• have you tested for application of the requisite skills in order for the person to optimize performance in their current, and future roles?
  • are you providing the necessary coaching, teaching, feedback and follow-up to help the employee develop their fullest talents, directed at achieving ongoing growth and success?

Strong leaders ensure that consistent monitoring, training, reinforcement and praising is an ongoing event under their watch.

human-capital-connection

Pick a setting…your workplace, golf course, restaurant, classroom, any conversation, etc. and conduct an attention observation experiment.

The bombardment of real-time, rapid-fire information at our fingertips has created a world where our focus is constantly pinballing from one “interruption” to the next.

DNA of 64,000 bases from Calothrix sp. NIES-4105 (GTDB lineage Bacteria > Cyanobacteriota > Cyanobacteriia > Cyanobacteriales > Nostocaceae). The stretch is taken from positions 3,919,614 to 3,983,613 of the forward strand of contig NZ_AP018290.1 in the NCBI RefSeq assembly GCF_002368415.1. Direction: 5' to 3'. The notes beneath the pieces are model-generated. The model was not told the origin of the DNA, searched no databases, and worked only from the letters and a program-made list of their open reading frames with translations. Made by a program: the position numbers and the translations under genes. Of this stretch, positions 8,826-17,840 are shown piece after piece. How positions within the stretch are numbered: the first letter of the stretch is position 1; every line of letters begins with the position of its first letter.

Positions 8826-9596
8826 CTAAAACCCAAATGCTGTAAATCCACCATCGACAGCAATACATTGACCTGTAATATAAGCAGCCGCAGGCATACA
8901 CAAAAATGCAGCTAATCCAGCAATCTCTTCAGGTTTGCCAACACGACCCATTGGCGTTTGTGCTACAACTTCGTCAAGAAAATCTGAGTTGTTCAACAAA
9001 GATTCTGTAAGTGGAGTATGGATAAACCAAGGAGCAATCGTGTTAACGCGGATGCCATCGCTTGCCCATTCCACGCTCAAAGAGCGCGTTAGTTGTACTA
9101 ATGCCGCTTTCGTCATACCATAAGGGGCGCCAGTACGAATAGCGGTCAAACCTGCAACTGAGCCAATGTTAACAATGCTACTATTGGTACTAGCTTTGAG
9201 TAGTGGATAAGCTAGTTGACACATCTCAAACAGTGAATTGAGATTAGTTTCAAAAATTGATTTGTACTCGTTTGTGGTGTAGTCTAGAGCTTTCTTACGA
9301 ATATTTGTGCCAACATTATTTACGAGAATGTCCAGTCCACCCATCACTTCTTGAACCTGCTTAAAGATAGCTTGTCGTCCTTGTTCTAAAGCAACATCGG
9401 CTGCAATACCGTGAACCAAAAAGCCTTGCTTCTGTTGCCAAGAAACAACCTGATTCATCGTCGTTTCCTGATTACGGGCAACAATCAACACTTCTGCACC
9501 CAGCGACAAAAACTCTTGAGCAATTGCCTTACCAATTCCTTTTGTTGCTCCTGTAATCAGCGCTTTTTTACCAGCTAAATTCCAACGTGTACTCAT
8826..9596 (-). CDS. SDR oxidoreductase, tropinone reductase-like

Between cell phone alerts, email intrusions, new message pop-ups, etc., it’s a wonder how one can truly concentrate on any item for more than a few minutes at a time.  These disruptions wreak havoc on any significant efforts that require undivided attention…if we allow it.

Two personal favorites are: the business “meetings” where attendees spend their time looking at  their laptops or mobile devices; and the “face-to-face” conversations wherein eyes are focused on computer screens or  I-phones during most of the discussion.

You have the personal power and discipline to manage the electronic leashes should you choose to do so!

electronic leash II